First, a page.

11 Q3 a) It is clear that the bivariate relationships (top row) are not linear. Additionally, there is clear evidence of variance of weight increasing with weight. It is also the case that there is a great deal of correlation between the 3 x variables, likely to cause problems if they are ever used together. b) The model in the log scale shows that all vars are very significantly different from 0; tho that was never in doubt. R 2 is high. This can also be written as Wt = Len 1.65 Ht 0.81 Width error. The nominal interpretation is that an increase of 1 in eg loglen ( ie an increase of 10- in Len) will induce - on average an increase of 1.65 in logwt (ie =45-fold in Wt) if all other variables are held constant. But The VIF values suggest that the covariates are correlated- as anticipated and that the SEs are therefore inflated. This was apparent also in the scatterplots. Effectively this means that some fish are large in respect of all three dimensions, and some are small. In these circumstances one option is to choose a single composite that reflects all of the variables. It is likely to be futile to choose one of them. There are however a number of unusual observations. 4 of these exhibit large residuals, which merit attention. Three are very large and positive, and one is large and negative. Two are influential, being far from the others in respect of (log)len, Ht, Width. There is nothing wrong with this, necessarily. c) The option followed was to choose a product named Vol. The Fitted Line plot has fitted Weight to Vol, in the log scale, presenting the analysis in the back-transformed anti-log scale. Alternatively as Log(Vol) = Log(Length)+ Log(Height) + Log(Width), the composite Log(Vol) variable is the sum of the three Log(covariates). The fitted model can be written as Wt = Vol error = 0.3 Vol error = 0.3 Len 0.98 Ht 0.98 Width error. An increase of 1 in LogVol (ie a 10-fold increase) will generate, on average a fold (ie 9.55-fold) increase in Wt, on average. The constant 0.3 could be thought of as fish-density, were fish to be cuboid. As it is, it is a combination of fish density and the ratio of actual fish volume to the volume of the corresponding cuboid. When Vol 0.98 is large (ie when Wt is large) the absolute errors implicit in a 10 error -fold variation are large.this exhibits the fan-like figure for the prediction intervals Predicting the weight if a large fish is harder than that of a small fish in absolute terms. The issue is equivalent to describing the prediction error in %age terms. Page 11 of 13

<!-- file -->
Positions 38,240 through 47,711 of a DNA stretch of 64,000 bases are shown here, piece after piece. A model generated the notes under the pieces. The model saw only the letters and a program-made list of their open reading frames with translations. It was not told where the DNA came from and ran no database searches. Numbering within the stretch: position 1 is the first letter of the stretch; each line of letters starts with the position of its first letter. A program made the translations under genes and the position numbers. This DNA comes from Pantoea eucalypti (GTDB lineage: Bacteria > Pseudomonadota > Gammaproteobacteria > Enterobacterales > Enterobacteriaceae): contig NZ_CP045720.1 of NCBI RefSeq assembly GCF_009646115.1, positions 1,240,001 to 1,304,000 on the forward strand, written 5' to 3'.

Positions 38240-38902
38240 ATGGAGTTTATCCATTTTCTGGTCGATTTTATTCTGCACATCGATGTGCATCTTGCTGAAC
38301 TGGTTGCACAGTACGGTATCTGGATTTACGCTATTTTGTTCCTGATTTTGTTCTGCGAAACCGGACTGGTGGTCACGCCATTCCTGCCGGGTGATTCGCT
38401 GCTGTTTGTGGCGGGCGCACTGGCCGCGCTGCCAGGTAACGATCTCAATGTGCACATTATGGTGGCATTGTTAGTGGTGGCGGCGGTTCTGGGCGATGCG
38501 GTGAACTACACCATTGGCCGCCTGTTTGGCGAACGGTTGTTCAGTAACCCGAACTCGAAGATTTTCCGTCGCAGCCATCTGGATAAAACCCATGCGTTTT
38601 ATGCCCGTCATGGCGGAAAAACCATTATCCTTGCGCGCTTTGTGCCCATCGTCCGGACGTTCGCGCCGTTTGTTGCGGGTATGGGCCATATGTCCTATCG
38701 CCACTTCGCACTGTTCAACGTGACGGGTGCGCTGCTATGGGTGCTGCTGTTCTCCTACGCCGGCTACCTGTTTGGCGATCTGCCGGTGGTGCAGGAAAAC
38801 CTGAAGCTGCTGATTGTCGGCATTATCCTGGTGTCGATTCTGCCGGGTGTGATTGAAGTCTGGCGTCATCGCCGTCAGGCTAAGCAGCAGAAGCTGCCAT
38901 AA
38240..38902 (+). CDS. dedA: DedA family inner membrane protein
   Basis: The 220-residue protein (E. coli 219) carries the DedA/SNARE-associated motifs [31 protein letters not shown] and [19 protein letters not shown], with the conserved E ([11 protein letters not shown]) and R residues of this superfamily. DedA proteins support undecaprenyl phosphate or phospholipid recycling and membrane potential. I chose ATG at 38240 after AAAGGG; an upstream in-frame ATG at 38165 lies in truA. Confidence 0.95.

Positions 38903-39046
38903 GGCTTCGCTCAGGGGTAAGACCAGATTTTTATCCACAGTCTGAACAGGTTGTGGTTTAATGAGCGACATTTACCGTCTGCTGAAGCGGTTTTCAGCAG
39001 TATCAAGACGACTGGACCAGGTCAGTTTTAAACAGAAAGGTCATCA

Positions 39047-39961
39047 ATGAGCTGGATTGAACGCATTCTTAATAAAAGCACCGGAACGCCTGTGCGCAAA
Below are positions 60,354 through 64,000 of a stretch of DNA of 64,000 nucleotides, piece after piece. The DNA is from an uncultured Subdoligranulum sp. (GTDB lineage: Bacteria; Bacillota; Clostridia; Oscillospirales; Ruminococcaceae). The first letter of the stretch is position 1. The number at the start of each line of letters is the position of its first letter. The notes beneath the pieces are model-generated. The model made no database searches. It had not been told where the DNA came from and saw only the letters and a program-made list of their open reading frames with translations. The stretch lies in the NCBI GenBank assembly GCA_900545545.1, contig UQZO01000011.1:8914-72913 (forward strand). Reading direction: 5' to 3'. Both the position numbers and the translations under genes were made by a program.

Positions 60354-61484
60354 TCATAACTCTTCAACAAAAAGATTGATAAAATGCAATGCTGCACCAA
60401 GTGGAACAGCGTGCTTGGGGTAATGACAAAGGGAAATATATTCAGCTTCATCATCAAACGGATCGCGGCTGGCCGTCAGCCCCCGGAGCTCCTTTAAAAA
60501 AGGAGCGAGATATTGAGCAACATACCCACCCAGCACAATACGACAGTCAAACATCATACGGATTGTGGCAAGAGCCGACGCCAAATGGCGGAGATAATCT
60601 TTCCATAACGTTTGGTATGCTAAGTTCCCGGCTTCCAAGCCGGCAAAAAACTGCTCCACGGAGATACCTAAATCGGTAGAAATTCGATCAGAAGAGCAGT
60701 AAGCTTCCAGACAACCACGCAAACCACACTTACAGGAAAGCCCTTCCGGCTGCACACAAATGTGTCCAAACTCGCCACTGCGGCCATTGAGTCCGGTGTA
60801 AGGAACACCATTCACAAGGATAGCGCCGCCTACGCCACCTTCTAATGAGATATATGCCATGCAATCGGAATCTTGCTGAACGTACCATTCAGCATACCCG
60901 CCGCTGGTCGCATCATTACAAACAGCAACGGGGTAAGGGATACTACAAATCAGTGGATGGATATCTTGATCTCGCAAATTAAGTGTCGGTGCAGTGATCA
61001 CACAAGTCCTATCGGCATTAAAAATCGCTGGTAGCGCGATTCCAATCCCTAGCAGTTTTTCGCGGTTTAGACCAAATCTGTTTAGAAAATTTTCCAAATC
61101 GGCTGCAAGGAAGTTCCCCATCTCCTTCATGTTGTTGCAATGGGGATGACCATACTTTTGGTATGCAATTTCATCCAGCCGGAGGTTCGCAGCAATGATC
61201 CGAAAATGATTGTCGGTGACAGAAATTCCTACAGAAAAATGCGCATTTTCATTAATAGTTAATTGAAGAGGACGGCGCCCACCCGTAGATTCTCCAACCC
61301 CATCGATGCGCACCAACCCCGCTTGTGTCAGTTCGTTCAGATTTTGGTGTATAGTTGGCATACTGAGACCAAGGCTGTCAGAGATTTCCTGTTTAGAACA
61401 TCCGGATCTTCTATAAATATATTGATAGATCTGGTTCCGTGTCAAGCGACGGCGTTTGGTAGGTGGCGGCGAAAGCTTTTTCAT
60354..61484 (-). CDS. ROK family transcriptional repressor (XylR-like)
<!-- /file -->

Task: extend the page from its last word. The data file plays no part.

12 The R2 value is almost as high as in b). The value of s is This is in the logscale and compares with the value of above. The model is not quite as tight-fitting, but it is simpler. No info is available on unusual obs, or SEs. d) The two prediction equations are: (as in b) Pred logwt = Log(len) log(ht)m Log(Width) 2(0.037) (as in c) Pred logwt = Log(len*Ht*Width) 2(0.040), back transformed as antilog( Pred log(wt)) as below Fish dimensions Fish len ht width Vol log 10 dimensions Log(vol) sum log model b coeffs model c coeff const len ht width s const vol s Fish Pred LogWt lo hi Pred LogWt lo hi backtransform backtransform Conclusions: very similar See f) below Model c has a slope is ( 0.011). This includes coeff=1. That is, the data are statistically consistent with 1; a Null Hyp: slope =1 would not be rejected. A simpler version of this model would then be LogWt = const + Log Vol. Equiv this is Wt=0.3 Vol. This model is not unlike the Tree model discussed in class. Note that the SE (0.011) is very much smaller than the SE s for each of the dimensions in model b). That s because their SE s have been inflated by, effectively, the lack of determinancy of the separate coeffs. Note however, that the correlation between these dimensions has no implications at all for the usefulness of the prediction equation generated by model b). It is simply the case that many different combinations of these coefficients are effectively equivalent to each other. e) However, model (c) corresponds to giving coefficients of 1 to each (log) dimension. This is just about consistent with the fit for LogHt ( (0.21) it is not as consistent with LogLen (1.65 2(0.22) and LogWidth (0.55 2(0.18). The implications are that Fish that are very long will be given low values of log Wt in model c and Fish that are very wide will be given high values of Page 12 of 13

13 LogWt in model c. Fish are not cuboids. However it is moot whether the data would require a rejection (in model b) of the Null Hyp that all coefficients were equal to 1. XST7002 Page 13 of 13